As Christmas soon approaches, America is wrapped in the holiday spirit of giving and charity. Residents often give to help other in need through charities as they also shop for family, friends and coworkers.
But one company soliciting books and magazines door to door in the area is taking advantage of warm, giving hearts alive with the holiday season.
Better Business Bureau is alerting consumers to young door-to-door salesmen representing Urban Nation.
One consumer reported a young girl stop by her home stating she was from Detroit and was in Lafayette, Louisiana working with Urban Nation. The girl also said a portion of the sales “went to help others,” implying a portion of the sale went to charitable organizations.
She said after her husband paid the girl a $100 to order for their grandchildren, he mentioned the company name and the “nice girl” to her. She then remembered she ordered from the company last year and never received the items.
The consumers then immediately stopped payment on the check.
Urban Nation currently has an F rating with the BBB on a scale of A+ to F. Factors that lowered the business’ rating include 174 complaints filed against business, failure to respond to one complaint filed against business, seven complaints filed against business that were not resolved and the business has failed to resolve underlying causes of a pattern of complaints.
According to BBB reports, this business is not a registered charity, meaning that money given to the company does not benefit any charitable cause, as far as BBB has been able to verify. Any charity should have 501c3 status with the IRS and be able to provide proof that at least 60 percent of proceeds go back to the actual charity that they collect for.
BBB offers the following tips when dealing with door-to-door solicitors:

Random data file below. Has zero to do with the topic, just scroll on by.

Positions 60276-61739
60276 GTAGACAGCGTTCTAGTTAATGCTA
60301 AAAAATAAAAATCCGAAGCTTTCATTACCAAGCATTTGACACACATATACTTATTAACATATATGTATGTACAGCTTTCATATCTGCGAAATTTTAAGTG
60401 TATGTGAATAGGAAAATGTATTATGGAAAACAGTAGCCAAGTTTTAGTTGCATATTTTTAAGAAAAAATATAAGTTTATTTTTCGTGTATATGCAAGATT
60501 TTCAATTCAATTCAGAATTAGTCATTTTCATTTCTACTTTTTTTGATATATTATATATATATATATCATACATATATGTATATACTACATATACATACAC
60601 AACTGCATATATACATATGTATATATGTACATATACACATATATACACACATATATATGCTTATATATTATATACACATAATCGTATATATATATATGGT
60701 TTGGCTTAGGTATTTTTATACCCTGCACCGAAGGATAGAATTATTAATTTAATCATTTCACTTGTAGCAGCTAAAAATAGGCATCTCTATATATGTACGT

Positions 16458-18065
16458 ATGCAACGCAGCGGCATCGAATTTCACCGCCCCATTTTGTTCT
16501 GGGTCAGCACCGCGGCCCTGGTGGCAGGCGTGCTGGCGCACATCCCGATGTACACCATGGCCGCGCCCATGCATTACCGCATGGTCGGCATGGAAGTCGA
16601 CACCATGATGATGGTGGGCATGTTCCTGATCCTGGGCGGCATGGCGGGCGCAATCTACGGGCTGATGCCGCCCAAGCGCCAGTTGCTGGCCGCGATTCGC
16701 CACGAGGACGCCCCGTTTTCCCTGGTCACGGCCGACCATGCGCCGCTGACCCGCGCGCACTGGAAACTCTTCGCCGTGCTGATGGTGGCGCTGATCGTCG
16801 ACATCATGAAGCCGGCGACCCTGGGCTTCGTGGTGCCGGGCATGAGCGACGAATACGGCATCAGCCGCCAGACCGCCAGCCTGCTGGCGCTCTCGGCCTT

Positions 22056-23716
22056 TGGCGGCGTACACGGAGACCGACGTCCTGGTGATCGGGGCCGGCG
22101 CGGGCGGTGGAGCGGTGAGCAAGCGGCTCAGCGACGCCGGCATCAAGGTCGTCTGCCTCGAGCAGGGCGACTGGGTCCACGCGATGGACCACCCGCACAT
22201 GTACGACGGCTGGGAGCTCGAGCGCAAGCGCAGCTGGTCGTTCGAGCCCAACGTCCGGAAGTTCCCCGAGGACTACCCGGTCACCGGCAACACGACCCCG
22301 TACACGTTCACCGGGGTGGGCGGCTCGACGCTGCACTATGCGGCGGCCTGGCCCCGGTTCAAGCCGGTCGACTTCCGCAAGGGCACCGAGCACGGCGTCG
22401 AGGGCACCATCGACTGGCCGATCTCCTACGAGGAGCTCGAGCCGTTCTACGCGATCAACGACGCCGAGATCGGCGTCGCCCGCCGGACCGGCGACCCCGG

- Start with Trust. Visit www.bbb.org to view the company’s BBB Business Review to find out more about their marketplace performance.
- Be safe. Never invite the solicitor into your home. If you do allow a salesperson inside and decide during the presentation that you are not interested in making a purchase, simply ask him or her to leave. If the salesperson refuses to leave, threaten to call the police and follow through if they don’t leave immediately.
- Be wary of high-pressure sales tactics. A trustworthy company should let you take time to think about the purchase and compare prices before buying. Unscrupulous door-to-door sellers will put pressure on you to close the deal at that moment. If you find yourself in this position, find a way to end the conversation quickly.
- Get transaction details in writing. Be sure you receive a contract or receipt explaining the details of your purchase and all of the terms and conditions that apply.
- Remember the “Three-Day Cooling-Off Rule.” The Federal Trade Commission’s Three-Day Cooling-Off Rule gives consumers three days to cancel purchases of more than $25 that are made in their home or at a location that is not the seller’s permanent place of business. Along with a receipt, the salesperson should always provide a cancellation form that can be sent to the company to cancel the purchase within three days. By law, the company must give consumers a refund within 10 days of receiving the cancellation notice.